A bonfire is burning in Istanbul’s working class district of Zeytinburnu, it’s been raining in the city for most of the last week, and black smoke is rising into a cloudy sky. From through the flames a silhouette emerges, getting closer and gaining detail, until a young man in jeans and a black jacket has passed through the flames to land, a large scarf in the Kurdish colours of red, green and yellow around his neck. As he does so, the position of the sun is moving north over the line of the equator, marking the spring equinox as the earth tilts. Every year this happens, between the 18thand 24th of March, and each time it brings with it the most important day in the Kurdish calendar; Newroz. Even the spelling of the name is charged with the history of Turkey’s Kurdish conflict, the Turkish alphabet, switched from Arabic during the 1920s, does not contain the letter W. The W in Newroz, just as the traditional names Kurds were once banned from giving their children, was always seen as an affront against the founding ideas of the Turkish state. Though pronounced much the same, authorities still write this celebration Nevruz.
As with most political conflict, the tragedy is that it doesn’t have to be this way, Newroz will this week be celebrated all over the Caucasus and Middle East. A Persian festival with pagan beginnings, it is contradictory that Turkey’s Muslim Kurds have taken to it with such gusto, and it is unfortunate that what was a tradition of springtime has been all but lost to the political symbolism of the occasion. Turks are no less culpable than Kurds, for decades the festival was strictly prohibited, and even in today’s more moderate climate, still the state maintains a fearful compulsion towards control. Last year in Diyarbakır, the second-largest city of Kurdish Turkey, authorities tried to suppress turnout by only legislating for the festivities on a weekday. When Kurds defied these instructions, turning out by the hundred thousand for their chosen day of Sunday, a heavy-handed police response prompted rioting; cars were burnt, tear gas and rubber bullets fired, and lives were lost on both sides. In a country enthral to Internet and social media, the violence soon spread across eastern Turkey. That the nation’s reaction to as much was so muted is a sign only of how Turks and Kurds have grown accustomed to such a long and brutal source of bloodshed.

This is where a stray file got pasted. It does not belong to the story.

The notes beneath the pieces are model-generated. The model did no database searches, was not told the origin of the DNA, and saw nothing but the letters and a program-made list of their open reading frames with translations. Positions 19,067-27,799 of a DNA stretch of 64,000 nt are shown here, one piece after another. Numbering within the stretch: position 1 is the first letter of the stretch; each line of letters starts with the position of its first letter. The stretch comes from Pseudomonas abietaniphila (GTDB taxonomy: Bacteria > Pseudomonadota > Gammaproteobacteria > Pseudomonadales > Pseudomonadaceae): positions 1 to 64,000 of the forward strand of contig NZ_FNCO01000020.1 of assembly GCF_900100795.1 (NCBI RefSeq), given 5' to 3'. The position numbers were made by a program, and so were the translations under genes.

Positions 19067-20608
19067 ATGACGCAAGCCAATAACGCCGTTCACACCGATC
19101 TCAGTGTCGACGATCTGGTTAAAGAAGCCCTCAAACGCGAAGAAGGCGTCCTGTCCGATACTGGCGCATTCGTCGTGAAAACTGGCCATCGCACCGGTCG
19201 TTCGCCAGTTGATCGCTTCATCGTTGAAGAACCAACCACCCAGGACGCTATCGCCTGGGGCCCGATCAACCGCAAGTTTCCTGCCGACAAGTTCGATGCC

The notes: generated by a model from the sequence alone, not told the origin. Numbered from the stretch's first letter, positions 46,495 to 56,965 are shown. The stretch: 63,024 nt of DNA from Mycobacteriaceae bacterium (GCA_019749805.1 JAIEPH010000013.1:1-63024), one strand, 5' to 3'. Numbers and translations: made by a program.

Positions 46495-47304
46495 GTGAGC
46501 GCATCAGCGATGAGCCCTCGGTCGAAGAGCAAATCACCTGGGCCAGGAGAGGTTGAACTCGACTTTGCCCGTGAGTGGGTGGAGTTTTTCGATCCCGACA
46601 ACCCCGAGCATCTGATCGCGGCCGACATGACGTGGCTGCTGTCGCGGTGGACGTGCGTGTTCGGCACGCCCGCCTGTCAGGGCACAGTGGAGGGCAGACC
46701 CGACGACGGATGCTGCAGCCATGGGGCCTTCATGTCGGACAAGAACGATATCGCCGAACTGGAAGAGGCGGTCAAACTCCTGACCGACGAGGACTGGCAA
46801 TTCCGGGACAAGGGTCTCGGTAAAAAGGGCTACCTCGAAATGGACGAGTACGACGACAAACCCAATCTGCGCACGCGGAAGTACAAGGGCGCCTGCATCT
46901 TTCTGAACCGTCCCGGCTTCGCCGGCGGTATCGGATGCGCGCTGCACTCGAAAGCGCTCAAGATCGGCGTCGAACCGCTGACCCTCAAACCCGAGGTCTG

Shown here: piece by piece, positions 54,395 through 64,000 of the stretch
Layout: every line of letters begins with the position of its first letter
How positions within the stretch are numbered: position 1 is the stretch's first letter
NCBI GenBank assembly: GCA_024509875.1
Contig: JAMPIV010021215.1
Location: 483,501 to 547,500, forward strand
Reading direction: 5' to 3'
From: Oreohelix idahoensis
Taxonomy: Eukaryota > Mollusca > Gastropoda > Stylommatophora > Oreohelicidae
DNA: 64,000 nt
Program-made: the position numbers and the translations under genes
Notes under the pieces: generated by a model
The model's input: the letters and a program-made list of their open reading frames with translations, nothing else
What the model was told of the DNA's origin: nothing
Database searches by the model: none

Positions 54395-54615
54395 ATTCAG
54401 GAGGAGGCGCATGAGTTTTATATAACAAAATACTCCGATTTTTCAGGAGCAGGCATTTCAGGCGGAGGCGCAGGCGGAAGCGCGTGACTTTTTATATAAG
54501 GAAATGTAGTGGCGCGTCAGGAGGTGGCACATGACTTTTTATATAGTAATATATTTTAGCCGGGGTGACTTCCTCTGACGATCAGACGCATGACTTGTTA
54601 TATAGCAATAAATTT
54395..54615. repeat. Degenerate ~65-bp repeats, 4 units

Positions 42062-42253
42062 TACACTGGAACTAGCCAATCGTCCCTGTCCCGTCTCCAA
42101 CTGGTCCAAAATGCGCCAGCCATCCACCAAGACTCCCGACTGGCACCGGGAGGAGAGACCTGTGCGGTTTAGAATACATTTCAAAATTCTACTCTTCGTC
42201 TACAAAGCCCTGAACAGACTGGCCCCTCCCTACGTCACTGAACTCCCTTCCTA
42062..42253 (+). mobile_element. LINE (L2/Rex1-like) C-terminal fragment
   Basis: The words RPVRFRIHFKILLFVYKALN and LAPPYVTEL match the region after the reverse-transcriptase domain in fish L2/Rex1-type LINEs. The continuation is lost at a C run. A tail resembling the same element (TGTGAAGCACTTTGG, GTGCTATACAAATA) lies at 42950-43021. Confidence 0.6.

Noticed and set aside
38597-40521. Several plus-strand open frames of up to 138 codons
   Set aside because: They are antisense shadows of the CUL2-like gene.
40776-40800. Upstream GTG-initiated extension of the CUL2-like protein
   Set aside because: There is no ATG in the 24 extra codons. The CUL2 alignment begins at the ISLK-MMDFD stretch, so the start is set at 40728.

The twin themes of this year’s festival-cum-protest are freedom for Ocalan – the imprisoned leader of the terrorist Kurdistan Workers’ Party (PKK) – and status for Kurds. There is an annual tendency to claim that every Newroz is significant, some sort of last chance for Turkey and its Kurds, recent years have come with a growing awareness that Kurds who remember a pre-conflict life are dying out, to be replaced by younger generations who have known only warfare with the Turks. In spite of having heard as much before, this year the statement seems notably harder to resist. The Kurdish diaspora have paid for adverts in UK newspapers, bearing Öcalan’s photo and an appeal to the need for such a figurehead in any prospective peace process. The adverts are unreserved in their likening Öcalan to Martin McGuiness or Nelson Mandela. On London streets, similar posters have appeared, and at a recent meeting in Westminster Palace, where Turkish Leader of the Opposition, Kemal Kılıçdaoğlu, had been invited by the Labour Party, protesters in the audience rose when he appeared, removing jackets to reveal “Free Öcalan” messages on their T-Shirts as they walked from the room. Six hundred Kurdish activists, imprisoned on the flimsiest grounds, recently ended a hunger strike at Öcalan’s say-so. Himself born of a Turkish mother, that Öcalan is the leader of Turkey’s Kurds is beyond dispute, the peace road map that he is said to have devised in jail is central to the expectations that are developing in Turkey.